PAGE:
Electroacoustic biosensors function by detecting a change in mass density, due to the elastic, electrical or dielectric properties of a membrane. This membrane consists of chemically interacting materials which are in contact with a piezoelectric material. In 1880 the Curie brothers discovered the piezoelectric effect, named after Henkel in 1881 and used in 1921 by Cady [2]. In piezoelectric sensors, when alternating voltage is applied, mechanical waves will be generated which will propagate through the substrate and will be converted back into an electric field which will be recorded as an electrical signal.

Exploiting elastic or acoustic waves is a modern challenge that could offer great opportunities for evolving technological applications [3]. Acoustic waves are longitudinal or transverse in the direction of their propagation and are characterized by surface or volume according to the dimensions of the instrument in which they propagate [4]. Acoustic sensors are divided into two categories depending on the type of wave they are operating. These are the BAW (volume wave based) acoustic sensors and the SAW surface acoustic sensors.

In acoustic volume sensors, the energy of the wave is diffused throughout the volume of the material to which it propagates, which is why these sensors are characterized by lower sensitivity. In contrast, in acoustic surface sensors, surface waves limit all their energy to the surface of the material to which they propagate, resulting in a higher sensitivity [4,5]. As the wave propagates, the surface of the sensor and any mass on it will oscillate simultaneously and thus an acoustic wave will be generated simultaneously. These changes depend on both the frequency at which the sensor oscillates and the type of the sensor. As a rule, increasing the operating frequency produces greater acoustic changes. When operating in an aquatic environment, the liquid in contact with the surface will oscillate following its movement, thus creating a damping acoustic field on the surface between liquid and solid (Figure 1) [6].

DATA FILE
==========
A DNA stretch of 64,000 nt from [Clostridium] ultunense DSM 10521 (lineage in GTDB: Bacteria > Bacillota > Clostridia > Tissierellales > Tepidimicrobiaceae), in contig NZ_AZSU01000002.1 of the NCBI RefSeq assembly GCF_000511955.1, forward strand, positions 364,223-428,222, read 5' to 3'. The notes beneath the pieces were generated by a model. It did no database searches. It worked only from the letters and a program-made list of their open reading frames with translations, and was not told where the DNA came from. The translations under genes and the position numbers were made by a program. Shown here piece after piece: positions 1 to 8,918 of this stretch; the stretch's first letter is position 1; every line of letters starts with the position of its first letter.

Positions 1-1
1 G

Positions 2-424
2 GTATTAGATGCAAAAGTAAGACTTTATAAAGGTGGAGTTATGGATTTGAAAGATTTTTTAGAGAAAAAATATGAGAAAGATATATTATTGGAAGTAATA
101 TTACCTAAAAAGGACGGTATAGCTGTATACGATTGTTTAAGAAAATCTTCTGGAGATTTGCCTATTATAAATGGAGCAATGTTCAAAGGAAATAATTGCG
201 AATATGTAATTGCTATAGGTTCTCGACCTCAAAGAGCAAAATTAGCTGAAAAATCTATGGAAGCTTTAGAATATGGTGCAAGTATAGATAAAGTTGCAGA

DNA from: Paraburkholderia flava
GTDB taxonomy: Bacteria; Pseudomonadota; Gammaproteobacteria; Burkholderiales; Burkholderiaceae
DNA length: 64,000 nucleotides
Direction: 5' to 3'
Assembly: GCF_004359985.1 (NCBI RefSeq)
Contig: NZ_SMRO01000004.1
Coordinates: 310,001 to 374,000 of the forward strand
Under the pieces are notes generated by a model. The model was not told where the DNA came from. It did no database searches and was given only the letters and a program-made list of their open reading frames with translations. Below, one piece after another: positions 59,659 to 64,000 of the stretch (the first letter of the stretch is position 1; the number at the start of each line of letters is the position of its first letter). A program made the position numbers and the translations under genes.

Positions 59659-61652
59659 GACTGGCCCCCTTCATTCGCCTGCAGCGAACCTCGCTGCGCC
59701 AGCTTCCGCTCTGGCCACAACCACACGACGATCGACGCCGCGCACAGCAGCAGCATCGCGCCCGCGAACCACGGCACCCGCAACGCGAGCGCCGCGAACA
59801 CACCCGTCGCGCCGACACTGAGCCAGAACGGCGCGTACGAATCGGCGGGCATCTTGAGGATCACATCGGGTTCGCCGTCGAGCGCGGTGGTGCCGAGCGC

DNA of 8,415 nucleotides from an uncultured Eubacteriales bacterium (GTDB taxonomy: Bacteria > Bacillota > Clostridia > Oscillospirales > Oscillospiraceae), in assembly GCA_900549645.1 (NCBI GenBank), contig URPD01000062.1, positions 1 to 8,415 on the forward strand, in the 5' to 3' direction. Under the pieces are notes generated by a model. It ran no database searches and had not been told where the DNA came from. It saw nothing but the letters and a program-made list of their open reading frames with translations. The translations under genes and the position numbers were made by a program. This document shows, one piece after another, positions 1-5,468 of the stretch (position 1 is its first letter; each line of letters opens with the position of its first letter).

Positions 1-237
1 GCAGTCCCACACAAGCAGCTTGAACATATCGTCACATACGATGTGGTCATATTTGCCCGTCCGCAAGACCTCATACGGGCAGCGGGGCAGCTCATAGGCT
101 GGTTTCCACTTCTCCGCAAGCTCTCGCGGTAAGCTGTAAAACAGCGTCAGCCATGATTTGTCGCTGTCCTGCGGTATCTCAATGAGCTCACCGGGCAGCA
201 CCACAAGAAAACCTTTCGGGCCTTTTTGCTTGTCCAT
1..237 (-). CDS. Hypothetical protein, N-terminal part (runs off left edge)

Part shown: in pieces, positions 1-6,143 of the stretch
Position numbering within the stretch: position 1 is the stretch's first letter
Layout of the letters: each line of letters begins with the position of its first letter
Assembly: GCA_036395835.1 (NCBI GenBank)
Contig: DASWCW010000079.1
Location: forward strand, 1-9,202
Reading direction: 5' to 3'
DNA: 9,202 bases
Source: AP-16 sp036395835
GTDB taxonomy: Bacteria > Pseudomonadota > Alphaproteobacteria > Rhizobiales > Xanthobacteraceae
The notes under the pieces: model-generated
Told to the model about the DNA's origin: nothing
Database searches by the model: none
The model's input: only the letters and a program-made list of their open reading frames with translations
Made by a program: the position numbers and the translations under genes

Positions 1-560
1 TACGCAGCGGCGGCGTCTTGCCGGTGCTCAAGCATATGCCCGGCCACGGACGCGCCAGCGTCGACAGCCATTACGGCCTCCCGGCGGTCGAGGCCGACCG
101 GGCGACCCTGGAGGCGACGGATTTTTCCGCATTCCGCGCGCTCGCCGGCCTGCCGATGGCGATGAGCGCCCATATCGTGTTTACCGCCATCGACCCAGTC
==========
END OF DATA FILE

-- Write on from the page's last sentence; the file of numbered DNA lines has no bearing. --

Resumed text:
Figure 1. The propagation of sound waves on the surface of a sensor [6].


The need to study the interactions with other biological boundaries led to the creation of applications that involve the development of membrane bilayer models on surfaces. Other applications provide information on the kinetics of the interactions [7]. Recently, a class of Love type sensors was constructed which were designed to immobilize on their surface [8]. Tangibles specifically recognize a protein that is associated with blood clotting, thrombin and is a target for therapeutic agents.

Over the last decade, significant applications of piezoelectric biosensors have emerged, such as the reliable and rapid detection of the hepatitis B9 virus. At the same time, there were cases of coupling of biosensors with other techniques such as atomic force microscopy, surface plasma tuning, and fluorescence microscopy in an attempt to increase their sensitivity and resolution [9].

In general, the number of commercially available instruments has increased significantly with the aim of developing sensors to study virtually any type of receptor-analyte interaction. The great challenge lies in the development of methods that combine biotechnology with the science of chemistry, biology, and physics for the simultaneous, multiple and needless labeling analysis of various bio-critical interactions in each area of modern research.

Conflict of interest disclosure

None to declare.

Declaration of funding sources

None to declare.

Author contributions

Both authors performed the literature search, wrote the manuscript and approved the submitted version of the manuscript.